The Roof at the Bottom of the World

Ed Stump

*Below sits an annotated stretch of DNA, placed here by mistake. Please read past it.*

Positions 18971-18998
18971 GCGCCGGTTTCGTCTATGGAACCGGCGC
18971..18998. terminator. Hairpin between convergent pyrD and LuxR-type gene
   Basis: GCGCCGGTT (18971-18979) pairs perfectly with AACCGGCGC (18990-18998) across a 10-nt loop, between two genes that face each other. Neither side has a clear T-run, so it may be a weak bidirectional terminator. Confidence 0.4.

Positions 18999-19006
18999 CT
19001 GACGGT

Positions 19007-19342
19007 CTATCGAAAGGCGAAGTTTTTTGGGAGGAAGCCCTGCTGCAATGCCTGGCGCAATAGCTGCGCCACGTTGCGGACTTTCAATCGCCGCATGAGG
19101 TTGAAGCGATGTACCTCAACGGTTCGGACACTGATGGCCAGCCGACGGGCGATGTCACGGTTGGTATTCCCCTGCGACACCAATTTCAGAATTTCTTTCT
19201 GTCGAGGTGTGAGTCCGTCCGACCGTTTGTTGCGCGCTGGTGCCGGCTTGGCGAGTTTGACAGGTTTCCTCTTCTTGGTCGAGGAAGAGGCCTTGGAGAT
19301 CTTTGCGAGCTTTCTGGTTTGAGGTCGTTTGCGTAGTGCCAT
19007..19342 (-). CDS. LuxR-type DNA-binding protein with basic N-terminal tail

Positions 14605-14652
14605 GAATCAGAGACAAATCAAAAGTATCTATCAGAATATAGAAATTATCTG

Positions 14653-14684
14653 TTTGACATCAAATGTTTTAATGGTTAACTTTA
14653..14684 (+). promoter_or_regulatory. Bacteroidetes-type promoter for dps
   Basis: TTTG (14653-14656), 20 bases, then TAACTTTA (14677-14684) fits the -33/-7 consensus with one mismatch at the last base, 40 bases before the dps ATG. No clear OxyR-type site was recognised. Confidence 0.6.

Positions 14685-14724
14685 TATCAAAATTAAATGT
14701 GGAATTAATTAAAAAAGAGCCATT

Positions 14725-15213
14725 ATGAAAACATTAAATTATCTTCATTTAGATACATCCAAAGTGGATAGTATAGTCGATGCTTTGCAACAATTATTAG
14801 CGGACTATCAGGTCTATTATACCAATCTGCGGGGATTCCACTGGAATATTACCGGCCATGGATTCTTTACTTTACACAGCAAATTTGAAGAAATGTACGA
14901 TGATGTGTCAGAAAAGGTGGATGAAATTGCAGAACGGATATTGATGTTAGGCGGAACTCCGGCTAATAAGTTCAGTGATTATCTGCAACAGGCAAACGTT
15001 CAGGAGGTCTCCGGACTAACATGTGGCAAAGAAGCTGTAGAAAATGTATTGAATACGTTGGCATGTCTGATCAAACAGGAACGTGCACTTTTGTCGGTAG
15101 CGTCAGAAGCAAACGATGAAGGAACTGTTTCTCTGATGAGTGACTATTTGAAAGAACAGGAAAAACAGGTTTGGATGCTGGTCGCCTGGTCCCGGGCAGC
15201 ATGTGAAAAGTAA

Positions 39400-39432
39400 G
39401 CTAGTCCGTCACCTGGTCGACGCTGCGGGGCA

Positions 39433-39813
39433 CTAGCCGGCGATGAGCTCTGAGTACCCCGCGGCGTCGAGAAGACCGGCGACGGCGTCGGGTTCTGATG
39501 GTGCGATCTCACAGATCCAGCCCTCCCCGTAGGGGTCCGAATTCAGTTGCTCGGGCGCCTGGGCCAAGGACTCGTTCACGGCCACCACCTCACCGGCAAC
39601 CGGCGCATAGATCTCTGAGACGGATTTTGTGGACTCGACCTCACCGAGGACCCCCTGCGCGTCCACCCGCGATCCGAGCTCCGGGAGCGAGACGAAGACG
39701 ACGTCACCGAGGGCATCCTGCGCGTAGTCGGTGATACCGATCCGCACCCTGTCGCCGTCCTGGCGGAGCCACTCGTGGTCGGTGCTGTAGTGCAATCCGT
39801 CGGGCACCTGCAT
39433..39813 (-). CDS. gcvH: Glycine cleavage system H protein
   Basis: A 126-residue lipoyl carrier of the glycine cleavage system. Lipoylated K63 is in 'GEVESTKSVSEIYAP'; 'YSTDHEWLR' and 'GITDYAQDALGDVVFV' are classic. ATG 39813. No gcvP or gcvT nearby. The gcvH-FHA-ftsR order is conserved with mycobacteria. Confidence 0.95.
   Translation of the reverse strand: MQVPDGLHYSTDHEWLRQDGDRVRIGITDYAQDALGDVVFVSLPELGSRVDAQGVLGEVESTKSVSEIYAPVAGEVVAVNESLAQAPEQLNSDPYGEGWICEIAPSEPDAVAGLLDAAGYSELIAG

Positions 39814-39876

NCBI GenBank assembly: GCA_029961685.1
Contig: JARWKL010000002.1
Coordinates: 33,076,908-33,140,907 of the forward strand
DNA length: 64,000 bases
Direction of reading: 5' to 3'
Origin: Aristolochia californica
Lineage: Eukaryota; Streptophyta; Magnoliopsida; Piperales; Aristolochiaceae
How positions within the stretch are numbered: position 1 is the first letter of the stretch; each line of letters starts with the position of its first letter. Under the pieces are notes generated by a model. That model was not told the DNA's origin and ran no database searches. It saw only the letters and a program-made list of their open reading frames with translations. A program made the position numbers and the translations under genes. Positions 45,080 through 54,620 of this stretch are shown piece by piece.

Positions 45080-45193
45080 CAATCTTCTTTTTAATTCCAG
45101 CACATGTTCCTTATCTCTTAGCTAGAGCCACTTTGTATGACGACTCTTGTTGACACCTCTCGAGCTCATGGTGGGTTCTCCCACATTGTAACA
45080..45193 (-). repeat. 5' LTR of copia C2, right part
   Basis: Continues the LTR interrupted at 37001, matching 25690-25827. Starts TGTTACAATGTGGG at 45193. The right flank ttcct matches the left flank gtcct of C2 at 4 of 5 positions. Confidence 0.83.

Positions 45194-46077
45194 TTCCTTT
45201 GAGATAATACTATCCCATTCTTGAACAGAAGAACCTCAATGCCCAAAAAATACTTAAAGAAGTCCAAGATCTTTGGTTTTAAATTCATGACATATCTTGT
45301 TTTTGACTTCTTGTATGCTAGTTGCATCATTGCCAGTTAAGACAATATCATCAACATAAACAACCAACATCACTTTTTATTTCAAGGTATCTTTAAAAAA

Ask most people what they know about Antarctica, and they will tell you penguins. Ask them if they have ever heard of the Transantarctic Mountains and more than likely you will meet blank stares. Yet these mountains do exist, extending for 1,500 miles across the continent and rising majestically to elevations in excess of 14,000 feet. As the Andes are to South America and the Himalayas are to Asia, so are the Transantarctic Mountains to Antarctica. For many years I wanted to share the beauty of these remote and glorious mountains at the end of the Earth, which were the focus of my geological research and exploration for the past 40 years. To this end, I wrote a book – THE ROOF AT THE BOTTOM OF THE WORLD: Discovering the Transantarctic Mountains – published by Yale University Press. The narrative follows the story lines of the explorers – Ross, Scott, Shackleton, Amundsen, Byrd – who each in their turn, discovered and explored portions of the Transantarctic Mountains. The book is illustrated with more than 100 of my photographs of the mountains, along with more than 30 historical maps, shaded-relief topographic maps, and satellite images, showing the routes taken by the early explorers and the terrain that they discovered. Nothing has changed. In support of the book, I also have written a blog describing exploration, research, and natural history of the Transantarctic Mountains, including 32 posts between August 2011 and November 2012. My love affair with the Transantarctic Mountains began in 1970 when I had the great, good fortune of joining a field party from Ohio State University in the Queen Maud Mountains. It was a wonderful opportunity that set me on the course I have followed throughout my career – conducting geological research funded by the National Science Foundation in the most distant and unexplored mountain belt on Earth. One season in the Transantarctic Mountains and I was hooked. It was pristine wilderness beyond my imagination, a minimalist landscape of ice and rock and wind, displayed in an interplay of nuance and grandeur. To keep going back one needs to thrive on isolation, enjoy logistics, and not mind being cold. I never felt more alive and in control than when I was in the field. The rewards transcended the science, which itself has been a fascinating journey.